The Iliad

The true hero, the true subject, the center of the Iliad is force. Force employed by man, force that enslaves man, force before which man’s flesh shrinks away. In this work, at all times, the human spirit is shown as modified by its relations with force, as swept away, blinded, by the very force it imagined it could handle, as deformed by the weight of the force it submits to. For those dreamers who considered that force, thanks to progress, would soon be a thing of the past, the Iliad could appear as an historical document; for others, whose powers of recognition are more acute and who perceive force, today as yesterday, at the very center of human history, the Iliad is the purest and loveliest of mirrors. Simone Weil, The Iliad, or Poem of Force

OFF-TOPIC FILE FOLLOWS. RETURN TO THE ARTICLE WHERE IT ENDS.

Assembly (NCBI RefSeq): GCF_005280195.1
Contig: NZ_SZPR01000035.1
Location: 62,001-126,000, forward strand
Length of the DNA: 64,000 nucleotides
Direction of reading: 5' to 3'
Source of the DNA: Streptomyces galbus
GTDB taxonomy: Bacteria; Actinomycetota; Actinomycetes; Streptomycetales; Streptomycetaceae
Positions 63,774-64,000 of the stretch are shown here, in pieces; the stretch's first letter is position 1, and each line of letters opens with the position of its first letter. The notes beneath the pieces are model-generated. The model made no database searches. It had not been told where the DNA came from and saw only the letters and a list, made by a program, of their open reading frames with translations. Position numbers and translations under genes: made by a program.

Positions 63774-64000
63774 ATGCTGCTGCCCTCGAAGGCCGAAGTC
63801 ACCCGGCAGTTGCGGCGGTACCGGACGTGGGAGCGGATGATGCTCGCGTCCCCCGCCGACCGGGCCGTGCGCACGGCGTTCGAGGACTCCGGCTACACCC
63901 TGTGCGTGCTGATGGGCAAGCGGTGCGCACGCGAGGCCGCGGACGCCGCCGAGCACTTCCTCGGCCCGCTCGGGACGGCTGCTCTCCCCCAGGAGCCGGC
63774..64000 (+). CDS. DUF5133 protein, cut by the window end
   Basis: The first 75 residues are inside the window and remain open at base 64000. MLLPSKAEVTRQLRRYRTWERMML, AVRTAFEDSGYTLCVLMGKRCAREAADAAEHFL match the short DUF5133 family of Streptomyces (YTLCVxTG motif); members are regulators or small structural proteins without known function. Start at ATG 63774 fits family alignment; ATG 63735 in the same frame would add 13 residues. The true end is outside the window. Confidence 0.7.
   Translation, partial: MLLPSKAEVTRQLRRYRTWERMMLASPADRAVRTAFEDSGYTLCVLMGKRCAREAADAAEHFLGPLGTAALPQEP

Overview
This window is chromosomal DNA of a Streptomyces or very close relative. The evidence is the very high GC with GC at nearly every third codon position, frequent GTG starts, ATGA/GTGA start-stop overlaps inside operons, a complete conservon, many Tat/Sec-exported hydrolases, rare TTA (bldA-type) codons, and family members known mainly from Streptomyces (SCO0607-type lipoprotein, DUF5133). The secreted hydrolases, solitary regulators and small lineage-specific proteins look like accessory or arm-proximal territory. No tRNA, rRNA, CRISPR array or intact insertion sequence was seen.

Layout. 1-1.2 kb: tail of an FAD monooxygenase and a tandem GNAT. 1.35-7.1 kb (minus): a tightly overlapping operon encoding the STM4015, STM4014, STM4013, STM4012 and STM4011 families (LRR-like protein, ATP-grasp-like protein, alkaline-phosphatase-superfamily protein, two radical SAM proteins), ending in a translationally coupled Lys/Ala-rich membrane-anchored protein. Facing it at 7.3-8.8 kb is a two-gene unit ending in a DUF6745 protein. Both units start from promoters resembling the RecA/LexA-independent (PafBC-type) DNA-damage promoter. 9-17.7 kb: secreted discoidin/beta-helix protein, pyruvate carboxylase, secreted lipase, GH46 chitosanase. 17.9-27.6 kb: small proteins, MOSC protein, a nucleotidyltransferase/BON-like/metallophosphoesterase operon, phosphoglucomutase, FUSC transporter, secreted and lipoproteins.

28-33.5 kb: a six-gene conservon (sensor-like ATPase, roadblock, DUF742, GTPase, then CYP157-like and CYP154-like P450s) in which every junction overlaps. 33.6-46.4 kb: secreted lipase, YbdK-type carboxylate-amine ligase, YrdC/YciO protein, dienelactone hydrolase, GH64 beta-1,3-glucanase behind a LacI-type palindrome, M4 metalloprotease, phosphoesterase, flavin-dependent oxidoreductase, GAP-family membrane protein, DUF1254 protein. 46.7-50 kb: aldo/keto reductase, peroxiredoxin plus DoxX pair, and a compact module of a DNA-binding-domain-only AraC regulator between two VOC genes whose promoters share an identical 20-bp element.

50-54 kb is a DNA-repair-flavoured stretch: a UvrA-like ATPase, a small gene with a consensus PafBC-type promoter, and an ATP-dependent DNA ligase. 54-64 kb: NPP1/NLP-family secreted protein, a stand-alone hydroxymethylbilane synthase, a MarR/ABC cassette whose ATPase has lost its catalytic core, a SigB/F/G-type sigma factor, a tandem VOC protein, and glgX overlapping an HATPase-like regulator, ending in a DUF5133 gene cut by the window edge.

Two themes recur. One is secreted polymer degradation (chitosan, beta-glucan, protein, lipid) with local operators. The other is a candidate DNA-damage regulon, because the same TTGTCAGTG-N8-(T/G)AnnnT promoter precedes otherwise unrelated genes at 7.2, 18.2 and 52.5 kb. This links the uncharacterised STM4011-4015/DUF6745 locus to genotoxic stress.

To define force–it is that x that turns anybody who is subjected to it into a thing. Exercised to the limit, it turns man into a thing in the most literal sense: it makes a corpse out of him. Somebody was here, and the next minute there is nobody here at all; this is the spectacle the Iliad never wearies of showing us. Simone Weil, The Iliad, or Poem of Force

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About J. Rhombohedral Hematite

Not a Theoblogger. Nota bene.
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